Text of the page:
When Michigan hired Juwan Howard, one of the stars of its “Fab Five” team from the early ’90s who went on to a long N.B.A. career, as its coach in May 2019, he didn’t have head coaching experience on his résumé.
At the time, it was fair to wonder how Howard’s background as an assistant coach with the Miami Heat from 2013 to 2019 would translate when he ran his own program in the Big Ten Conference — one of the most competitive in the nation.
After all, the former N.B.A. players Chris Mullin (St. John’s), Mike Dunleavy (Tulane) and Avery Johnson (Alabama) had all been fired from or quit their coaching jobs that off-season. Mullin and Clyde Drexler, a former University of Houston star and coach, both struggled at their alma maters. The Georgetown legend Patrick Ewing is hovering around .500 as the head coach of his alma mater, but earned his first N.C.A.A. tournament appearance with a win over Creighton in the Big East tournament championship game on Saturday.
In his second season, Howard has guided the Wolverines to their first No. 1 seed in the N.C.A.A. tournament since 1993, when he played with Jimmy King, Jalen Rose, Chris Webber and Ray Jackson on a team that reached back-to-back N.C.A.A. championship games.
Michigan was 19-3 entering the Big Ten tournament despite going 23 days between games when the university athletic department shut down all sports for three weeks because of coronavirus concerns. The Wolverines won the regular-season title in the Big Ten, which earned nine spots in the N.C.A.A. tournament, more than any other league.
Gonzaga and Baylor were unbeaten and ranked No. 1 and 2 for much of this season, but Michigan has everything needed to win the title. The sophomore guard Franz Wagner is a long, wiry player who can score in a variety of ways and is projected as a first-round N.B.A. pick. Hunter Dickinson, a 7-foot-1 freshman, is the team’s leading scorer and one of 10 men’s nominees for the James A. Naismith Trophy, one of the awards given to the outstanding college player. Mike Smith, a graduate transfer from Columbia, is second in the Big Ten in assists after becoming the nation’s sixth-leading scorer last season with the Lions.
Rose, now an N.B.A. analyst with ESPN, said in a recent phone interview that Howard had gone back to Michigan each year while he was in the N.B.A. to learn from John Beilein, his predecessor, and from Steve Fisher, who coached the “Fab Five” teams.
“He made sure that he planted all of the seeds that he needed to plant and waited for them to actually mature,” Rose said, adding: “He didn’t rush anything. He waited for teams to come and offer him jobs, not the other way around.” — ADAM ZAGORIA
No. 2 Alabama
Football schools can be pretty good at basketball, too.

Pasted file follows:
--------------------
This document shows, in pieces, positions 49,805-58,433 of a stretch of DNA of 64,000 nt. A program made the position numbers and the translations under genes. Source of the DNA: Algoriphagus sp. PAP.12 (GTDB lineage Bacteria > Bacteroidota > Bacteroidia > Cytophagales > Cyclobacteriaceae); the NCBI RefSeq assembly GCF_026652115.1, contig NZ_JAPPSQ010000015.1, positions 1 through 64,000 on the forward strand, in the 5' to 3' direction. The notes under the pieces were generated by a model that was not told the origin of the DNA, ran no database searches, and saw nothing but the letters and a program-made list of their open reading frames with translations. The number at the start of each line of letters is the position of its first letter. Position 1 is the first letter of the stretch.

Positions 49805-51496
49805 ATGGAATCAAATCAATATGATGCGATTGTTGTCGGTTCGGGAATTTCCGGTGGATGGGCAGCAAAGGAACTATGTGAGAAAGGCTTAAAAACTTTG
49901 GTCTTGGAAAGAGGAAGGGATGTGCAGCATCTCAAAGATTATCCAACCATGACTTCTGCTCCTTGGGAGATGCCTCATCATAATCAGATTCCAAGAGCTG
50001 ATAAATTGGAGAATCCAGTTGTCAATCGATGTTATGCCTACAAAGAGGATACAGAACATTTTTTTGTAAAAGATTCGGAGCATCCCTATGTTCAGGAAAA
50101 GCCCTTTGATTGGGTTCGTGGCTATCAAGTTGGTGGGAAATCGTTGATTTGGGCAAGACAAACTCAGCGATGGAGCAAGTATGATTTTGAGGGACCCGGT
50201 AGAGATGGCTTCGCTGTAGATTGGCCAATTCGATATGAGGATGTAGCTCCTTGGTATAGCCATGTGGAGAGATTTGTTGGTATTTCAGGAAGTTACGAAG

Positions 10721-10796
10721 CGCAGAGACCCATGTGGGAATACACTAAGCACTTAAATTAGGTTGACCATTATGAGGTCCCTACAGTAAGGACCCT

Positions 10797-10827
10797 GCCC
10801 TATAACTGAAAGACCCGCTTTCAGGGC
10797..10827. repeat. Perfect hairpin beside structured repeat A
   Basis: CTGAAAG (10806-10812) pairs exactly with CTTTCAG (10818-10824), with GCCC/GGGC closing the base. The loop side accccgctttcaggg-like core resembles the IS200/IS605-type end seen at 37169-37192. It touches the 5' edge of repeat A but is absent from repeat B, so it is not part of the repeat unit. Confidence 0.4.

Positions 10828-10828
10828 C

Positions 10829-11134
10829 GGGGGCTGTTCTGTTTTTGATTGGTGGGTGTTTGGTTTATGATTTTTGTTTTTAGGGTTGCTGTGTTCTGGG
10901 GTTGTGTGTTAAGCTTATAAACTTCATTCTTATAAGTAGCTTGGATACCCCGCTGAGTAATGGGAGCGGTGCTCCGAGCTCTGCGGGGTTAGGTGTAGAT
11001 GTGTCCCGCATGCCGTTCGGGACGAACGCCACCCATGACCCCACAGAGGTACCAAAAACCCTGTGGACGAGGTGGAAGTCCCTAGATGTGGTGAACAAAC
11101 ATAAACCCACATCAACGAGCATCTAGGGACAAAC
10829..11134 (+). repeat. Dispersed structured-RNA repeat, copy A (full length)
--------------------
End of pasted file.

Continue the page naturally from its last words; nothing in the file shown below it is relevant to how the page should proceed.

Earning its highest seed in the N.C.A.A. tournament since 2002, the Crimson Tide stormed through the regular season and the Southeastern Conference tournament under Coach Nate Oats, who is in his second year at Alabama. Herb Jones, the SEC’s player of the year, was the league’s most feared defender this season and topped the team in rebounds, steals and blocks.
Look for Alabama to try a lot of 3-point shots: It has attempted more than 800 this season, second-most in the country, with John Petty Jr., a senior guard from Huntsville, Ala., leading the team. — ALAN BLINDER
No. 5 Colorado
Colorado’s Tad Boyle is the most successful postseason coach that the Buffaloes have had, leading them to five trips to the N.C.A.A. tournament since he was hired for the 2010-11 season. Still, this is the first tournament for the program since 2016.
McKinley Wright IV, the team’s top scorer, demonstrated Colorado’s comeback potential against Southern California in the Pac-12 semifinals on Friday with 24 points in 32 minutes after returning from an early elbow to the head.
“This team just has a resiliency,” Boyle said after the game. “A fight that’s fun to be around.” — GILLIAN R. BRASSIL
No. 15 Iona
Rick Pitino — Rick Pitino! — is back in the N.C.A.A. tournament.
You might remember him. He has appeared in the Final Four seven times. He won national titles at Kentucky and Louisville, even though the latter’s win was ultimately vacated. He had a mediocre run in the N.B.A., where he coached Patrick Ewing, who steered Georgetown into the tournament.
And Pitino, having gone into a basketball exile in Greece after a scandal at Louisville, is suddenly in the whirlwind, too. His Iona Gaels beat Fairfield, 60-51, on Saturday to win the Metro Atlantic Athletic Conference tournament and earn a chance to keep playing for a national championship.
Seed notwithstanding, history suggests the Gaels, who have a formidable defense, could cause some headaches: In the 21 seasons that Pitino-coached teams have reached the N.C.A.A. tournament, they have advanced past the first round in all but four years. — ALAN BLINDER
All of the East’s Matchups
No. 1 Michigan (20-4) vs. Mount St. Mary’s/Texas Southern
No. 8 Louisiana State (18-9) vs. St. Bonaventure (16-4)
No. 5 Colorado (22-8) vs. No. 12 Georgetown (13-12)
No. 4 Florida State (16-6) vs. No. 13 North Carolina-Greensboro (21-8)
No. 6 Brigham Young (20-6) vs. No. 11 Michigan State/U.C.L.A.
No. 3 Texas (19-7) vs. No. 14 Abilene Christian (23-4)
No. 7 Connecticut (15-7) vs. No. 10 Maryland (16-13)
No. 2 Alabama (24-6) vs. No. 15 Iona (12-5)